International Review of Research in Open and Distributed Learning

Volume 19, Number 1

February - 2018



Author photo

Rory McGreal
Co-Editor, IRRODL, Athabasca University


Welcome to this first edition of IRRODL for 2018. This issue begins with several articles focusing on learners, including papers on collaborative learning, self-pacing, interaction, and student readiness for m-learning. Other learner-focused papers include those on attrition and retention, group work, and learners' intentions. These papers are followed by a diverse mix of papers investigating applications, quality, videos, MOOCs, and implementations.

The first paper by Chang, Chiu, and Huang investigated the use of mind-mapping to help sixth-grade (K-12) students to learn using mobile devices. The investigators added digital archive data to encourage students to collaborate to develop their knowledge, achieving positive results.

Kocdar, Karadeniz, Bozkurt, and Buyuk developed a scale for determining the self-regulated learning skills of distance learners in self-paced open and distance learning courses. Their analysis suggested that goal-setting, help-seeking, self-study strategies, managing physical environment, and effort regulation, were important in promoting self-pacing and in helping students to acquire new skills in an online environment.

In their investigation of students participating in connectivist learning, Wang, Anderson, and Chen tracked a cMOOC. They analysed how blogs, Twitter, Facebook, and video-conferencing supported their learning and social interactions. Results suggest that learners could be divided into four categories: unconnected floaters, connected lurkers, connected participants, and active contributors.

Costley and Lange investigated motivation and its relationship to cognitive load in semi-formal group work settings. This supports previous research showing that groups benefit low-motivated students more than the highly motivated.

Virtual reality is the subject of Huang and Liaw's paper in which they take a constructivist approach. They attempt to establish effective techniques to motivate learning among students. Their research demonstrates that the perception of self-efficacy and interactions are important indicators of learning motivation to use VR.

The discourse on Twitter surrounding openness was investigated by Paskevicius, Veletsianos, and Kimmons. Using a mixed-method analysis, they followed the development of the openness conversation from OER to include emerging discussion on open practices.

The status of quality in a Kenyan university is the subject of Hadullo, Oboko, and Omwenga. This investigation includes quality issues relating to course design, content support, social support, administrative support, course assessment, learner characteristics, instructor characteristics, and institutional factors.

Using the Technology Acceptance Model (TAM), Nagy looked at video usage in a Mathematics course. Learning performance and interactions were also examined. Results showed that learner perceptions had a direct effect on video usage, and this usage had a significant effect on both learning performance and learner satisfaction.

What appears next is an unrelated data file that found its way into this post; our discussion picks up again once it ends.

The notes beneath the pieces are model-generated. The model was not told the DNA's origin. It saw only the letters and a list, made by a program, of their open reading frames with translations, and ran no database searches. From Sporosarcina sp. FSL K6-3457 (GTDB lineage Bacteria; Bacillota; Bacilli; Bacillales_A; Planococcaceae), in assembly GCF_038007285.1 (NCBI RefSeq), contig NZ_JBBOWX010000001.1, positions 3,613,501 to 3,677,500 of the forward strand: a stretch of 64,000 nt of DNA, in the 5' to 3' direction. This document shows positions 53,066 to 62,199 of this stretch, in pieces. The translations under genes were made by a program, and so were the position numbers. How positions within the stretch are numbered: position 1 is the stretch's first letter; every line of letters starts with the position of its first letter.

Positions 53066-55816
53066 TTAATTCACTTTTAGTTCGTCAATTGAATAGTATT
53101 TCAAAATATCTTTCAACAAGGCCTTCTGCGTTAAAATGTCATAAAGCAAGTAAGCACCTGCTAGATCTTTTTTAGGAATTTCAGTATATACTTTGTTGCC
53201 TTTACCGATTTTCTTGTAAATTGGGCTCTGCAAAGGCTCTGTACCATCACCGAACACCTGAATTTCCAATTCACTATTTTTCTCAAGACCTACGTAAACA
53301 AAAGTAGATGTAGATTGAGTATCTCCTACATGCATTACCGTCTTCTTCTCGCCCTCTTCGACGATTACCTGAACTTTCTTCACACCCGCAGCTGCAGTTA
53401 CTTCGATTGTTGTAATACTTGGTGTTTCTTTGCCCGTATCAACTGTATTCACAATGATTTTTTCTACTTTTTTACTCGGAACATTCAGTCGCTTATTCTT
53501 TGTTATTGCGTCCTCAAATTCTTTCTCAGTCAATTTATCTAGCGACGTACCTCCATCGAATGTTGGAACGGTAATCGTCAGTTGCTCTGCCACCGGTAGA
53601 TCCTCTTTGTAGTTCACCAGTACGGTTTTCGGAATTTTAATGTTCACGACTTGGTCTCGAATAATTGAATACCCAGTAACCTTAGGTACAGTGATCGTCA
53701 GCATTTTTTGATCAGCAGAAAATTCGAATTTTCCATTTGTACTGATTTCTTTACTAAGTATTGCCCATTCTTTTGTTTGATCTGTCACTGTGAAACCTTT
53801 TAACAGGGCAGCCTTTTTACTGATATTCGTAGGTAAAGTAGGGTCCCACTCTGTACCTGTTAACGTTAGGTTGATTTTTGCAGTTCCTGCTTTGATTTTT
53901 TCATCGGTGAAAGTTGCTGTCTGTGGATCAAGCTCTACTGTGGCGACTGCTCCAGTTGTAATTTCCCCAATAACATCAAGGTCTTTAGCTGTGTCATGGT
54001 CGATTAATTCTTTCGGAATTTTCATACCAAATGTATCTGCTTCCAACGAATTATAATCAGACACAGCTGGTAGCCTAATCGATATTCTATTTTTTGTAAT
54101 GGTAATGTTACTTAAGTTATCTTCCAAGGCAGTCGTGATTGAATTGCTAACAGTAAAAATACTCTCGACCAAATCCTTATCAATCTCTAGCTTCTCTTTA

In another video study, Bayeck and Choi looked at cultural dimensions in MOOCs' introductory videos. The authors found that the videos reflect the culture of the countries that created them and offer suggestions for creating such introductory videos.

Adham, Parslow, Dimitiadi, and Lundqvist studied segregated gender in MOOCs using avatars. The authors created a female avatar as a tutor for social interactions in order to address concerns raised by gender segregation.

Zawacki-Richter, Bozkurt, Alturki, and Aldraiweesh conduct a content analysis of research on MOOCs. They reviewed hundreds of articles using a test-mining tool. They found that research focuses on four main lines of research including challenges, platforms, learners/content, and quality.

Examining MOOCs in Tourism and Hospitality, Lin and Cantonie explored the experiences of instructors as they decided to implement and deliver the MOOCs. Findings show that the institution's interest in MOOCs was the prime motivator. The different phases are described including the instructors' proclivity for risk avoidance, but who nevertheless continued to participate in MOOC delivery.

Chorianopoulos has created a taxonomy of educational video formats that attempts to allow for comparison studies and meta-analyses. The taxonomy establishes a comprehensive design space for understanding the learning video landscape.

The final paper returns us to the K-12 sector with Taylor and McNair's paper describing virtual school startups in California. Interviews found the following as critical for the success of the startups: establishing founder, preliminary research, district support, teacher and staff selection, financial evaluation, and curriculum decisions.

A Research Note and a book review round out this issue. In Turkey, Ozcan examined the motives of administrators for establishing online programs and Cifuentes gives us a book review of an elearning handbook.


Athabasca University

Creative Commons License

Editorial, Volume 19 Number 1 by Rory McGreal is licensed under a Creative Commons Attribution 4.0 International License.